Nine years after the slaying of a 15-year-old West Hills boy, Jesse James Hollywood faced a jury on Friday that will determine whether he's guilty in the crime that inspired the 2007 film "Alpha Dog."
Prosecutors allege that Hollywood masterminded the kidnapping and murder of Nicholas Markowitz to avenge a $1,200 drug debt owed by his half brother.
If convicted, he could face the death penalty.
In his opening statement, Santa Barbara County Deputy Dist. Atty. Joshua Lynn described Hollywood, now 29, as "a ruthless coward."
But Hollywood's attorney portrayed him as meticulous and intelligent, a young man who had sold "small quantities" of marijuana but had nothing to do with ordering Nicholas' death.
"He's no angel," said James Blatt, "but he's not a powerful Manson-esque individual that somehow controls his crew and gets them to do his bidding."
Hollywood, a high school baseball player turned San Fernando Valley drug dealer, was not present on the August night when Nicholas was marched up to a Santa Barbara climbing spot called Lizard's Mouth, beaten on the head with a shovel, shot nine times and buried in a shallow grave. But the prosecutor said he was a cold-blooded manipulator, directing the boy's execution in the style of an NFL coach "barking orders on the sidelines."
Four others have been convicted in the crime. In 2005, Hollywood was arrested in Brazil after five years as a fugitive.
Ryan Hoyt, an old friend of Hollywood dating to their Little League days, has been convicted as the shooter and is on San Quentin's death row.
A youth who was in frequent trouble with his parents for smoking marijuana and popping Valium, Nicholas was snatched from the streets near his home by Hollywood and a couple of friends on Aug. 6, 2000.
Prosecutors claim Hollywood was angered mostly by the debt owed him by the boy's older brother Ben, a self-styled tough guy who wore swastika tattoos despite his Jewish background. Hollywood's efforts to collect were fruitless, and the final straw was finding that Ben Markowitz had smashed his front windows, Lynn said.
Driven to Santa Barbara, where the city's annual Fiesta was taking place, Nicholas was held captive over the next three days, Lynn said. Sometimes he was bound with duct tape. At other times, he was allowed to smoke marijuana and drink with Hollywood's friends, both at one of their homes and in a motel room.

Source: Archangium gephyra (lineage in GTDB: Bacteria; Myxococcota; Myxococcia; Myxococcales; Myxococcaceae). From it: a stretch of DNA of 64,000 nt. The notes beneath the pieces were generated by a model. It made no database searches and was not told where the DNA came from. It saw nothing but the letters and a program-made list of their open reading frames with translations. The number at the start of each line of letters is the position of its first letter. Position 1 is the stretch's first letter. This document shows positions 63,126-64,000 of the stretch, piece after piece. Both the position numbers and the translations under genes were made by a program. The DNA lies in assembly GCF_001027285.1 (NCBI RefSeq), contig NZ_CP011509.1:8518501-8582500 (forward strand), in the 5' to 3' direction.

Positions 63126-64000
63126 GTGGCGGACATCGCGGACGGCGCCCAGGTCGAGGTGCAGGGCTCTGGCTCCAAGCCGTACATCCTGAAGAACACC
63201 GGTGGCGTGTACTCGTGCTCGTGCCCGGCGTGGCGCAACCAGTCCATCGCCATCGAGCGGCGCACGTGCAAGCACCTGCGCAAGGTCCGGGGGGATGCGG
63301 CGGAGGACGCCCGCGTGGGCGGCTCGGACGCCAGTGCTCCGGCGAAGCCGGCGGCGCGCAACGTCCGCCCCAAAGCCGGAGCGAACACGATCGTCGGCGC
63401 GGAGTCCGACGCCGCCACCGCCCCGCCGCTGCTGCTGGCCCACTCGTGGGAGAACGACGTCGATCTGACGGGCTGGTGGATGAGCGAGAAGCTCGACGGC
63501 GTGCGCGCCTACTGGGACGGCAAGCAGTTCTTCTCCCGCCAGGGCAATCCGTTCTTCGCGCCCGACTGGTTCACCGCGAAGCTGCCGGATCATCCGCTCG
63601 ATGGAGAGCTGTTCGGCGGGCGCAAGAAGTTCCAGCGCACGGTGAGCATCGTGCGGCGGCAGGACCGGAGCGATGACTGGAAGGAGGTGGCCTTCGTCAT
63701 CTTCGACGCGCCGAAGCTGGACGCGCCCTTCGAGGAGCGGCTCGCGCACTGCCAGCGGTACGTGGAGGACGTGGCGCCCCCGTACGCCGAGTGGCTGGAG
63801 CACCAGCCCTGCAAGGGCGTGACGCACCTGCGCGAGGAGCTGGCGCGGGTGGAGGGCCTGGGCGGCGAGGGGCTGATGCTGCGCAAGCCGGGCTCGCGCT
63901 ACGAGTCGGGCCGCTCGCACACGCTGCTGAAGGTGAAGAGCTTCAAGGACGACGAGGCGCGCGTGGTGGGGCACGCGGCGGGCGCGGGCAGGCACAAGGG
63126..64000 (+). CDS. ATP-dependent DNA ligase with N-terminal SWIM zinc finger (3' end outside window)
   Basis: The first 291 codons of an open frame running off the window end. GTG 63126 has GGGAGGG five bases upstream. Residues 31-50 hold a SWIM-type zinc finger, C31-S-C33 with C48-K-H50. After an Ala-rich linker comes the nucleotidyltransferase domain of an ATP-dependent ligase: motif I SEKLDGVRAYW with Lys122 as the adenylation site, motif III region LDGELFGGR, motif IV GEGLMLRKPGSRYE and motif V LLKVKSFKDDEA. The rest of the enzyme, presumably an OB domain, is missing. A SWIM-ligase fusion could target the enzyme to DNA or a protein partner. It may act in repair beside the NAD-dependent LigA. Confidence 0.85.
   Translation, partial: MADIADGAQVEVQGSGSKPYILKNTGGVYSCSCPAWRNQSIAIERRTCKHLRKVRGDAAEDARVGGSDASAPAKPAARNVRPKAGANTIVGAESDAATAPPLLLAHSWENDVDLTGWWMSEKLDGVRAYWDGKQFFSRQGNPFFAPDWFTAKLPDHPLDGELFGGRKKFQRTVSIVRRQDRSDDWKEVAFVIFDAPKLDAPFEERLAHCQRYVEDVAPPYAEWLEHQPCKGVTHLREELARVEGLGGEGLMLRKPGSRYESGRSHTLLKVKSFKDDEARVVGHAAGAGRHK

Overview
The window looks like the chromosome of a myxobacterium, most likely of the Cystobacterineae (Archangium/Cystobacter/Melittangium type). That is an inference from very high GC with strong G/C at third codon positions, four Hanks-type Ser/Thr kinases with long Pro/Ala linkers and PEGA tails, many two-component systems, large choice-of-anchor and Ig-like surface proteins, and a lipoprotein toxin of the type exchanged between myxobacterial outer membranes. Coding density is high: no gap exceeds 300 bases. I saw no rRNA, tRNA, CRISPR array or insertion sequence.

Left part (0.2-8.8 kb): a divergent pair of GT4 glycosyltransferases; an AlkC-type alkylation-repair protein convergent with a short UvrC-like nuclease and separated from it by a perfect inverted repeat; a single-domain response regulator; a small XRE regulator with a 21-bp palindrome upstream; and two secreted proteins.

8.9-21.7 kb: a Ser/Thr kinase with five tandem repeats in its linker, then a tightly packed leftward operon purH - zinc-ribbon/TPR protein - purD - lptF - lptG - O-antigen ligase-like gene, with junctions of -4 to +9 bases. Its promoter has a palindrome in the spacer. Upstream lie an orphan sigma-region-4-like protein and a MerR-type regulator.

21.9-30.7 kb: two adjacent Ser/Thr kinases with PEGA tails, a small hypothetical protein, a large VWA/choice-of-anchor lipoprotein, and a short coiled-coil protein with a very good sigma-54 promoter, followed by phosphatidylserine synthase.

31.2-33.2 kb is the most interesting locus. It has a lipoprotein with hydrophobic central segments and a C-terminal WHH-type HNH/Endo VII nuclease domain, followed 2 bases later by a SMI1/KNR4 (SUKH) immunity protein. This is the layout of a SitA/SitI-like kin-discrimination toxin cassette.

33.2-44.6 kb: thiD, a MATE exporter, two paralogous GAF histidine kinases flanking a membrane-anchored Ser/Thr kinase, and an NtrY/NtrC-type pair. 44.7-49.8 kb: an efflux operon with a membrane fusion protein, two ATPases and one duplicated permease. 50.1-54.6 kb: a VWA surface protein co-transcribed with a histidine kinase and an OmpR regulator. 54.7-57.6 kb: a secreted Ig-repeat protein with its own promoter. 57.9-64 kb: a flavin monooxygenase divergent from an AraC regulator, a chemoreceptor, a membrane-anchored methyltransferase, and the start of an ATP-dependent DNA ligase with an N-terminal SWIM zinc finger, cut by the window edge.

The prosecution contends that Hollywood panicked when, conferring with his family's lawyer in the Los Angeles area, he learned that kidnapping can carry a life sentence. Lynn said Hollywood gave Hoyt an automatic weapon, provided him with a car and told him to drive to Santa Barbara and "take care of business."
Blatt disputed the prosecution's account.
Nicholas had "many, many" opportunities to leave Santa Barbara without anyone stopping him, he said. And although Hollywood participated in the kidnapping from the San Fernando Valley, the drug debt was a minor irritant compared to Ben Markowitz's phoning him with repeated death threats and poisoning his dog, Brooklyn.
Hollywood consulted the family attorney only to determine the right thing to do, Blatt said. And he was "enraged" when Hoyt told him about the killing at a party, screaming: "How could you do that? Are you out of your mind?"
Blatt said the gun used to kill Nicholas may once have belonged to his client but it had been in the possession of Hoyt -- described by some witnesses as a "loose cannon," according to the lawyer -- for three to six months.
Before Hollywood was apprehended, film producer Nick Cassavetes was intrigued by the story as a chilling plunge into the dark side of the suburbs. He obtained confidential case files from Santa Barbara prosecutor Ron Zonen, who later said he thought a burst of movie publicity would help ferret out the then-fugitive Hollywood.
Zonen's cooperation with the moviemaker led to years of litigation from Blatt, who tried unsuccessfully to block the release of "Alpha Dog" and to have the state Supreme Court boot Zonen and the Santa Barbara district attorney's office off the case.
The film, starring Emile Hirsch, Justin Timberlake and Bruce Willis, might emerge as an issue in Hollywood's trial. In court on Friday, Blatt suggested that the testimony of several witnesses, including at least one convicted in the killing, may be influenced because they were introduced to cast members researching their parts.
"What impact do these stars and directors have on these young, impressionable witnesses?" he asked.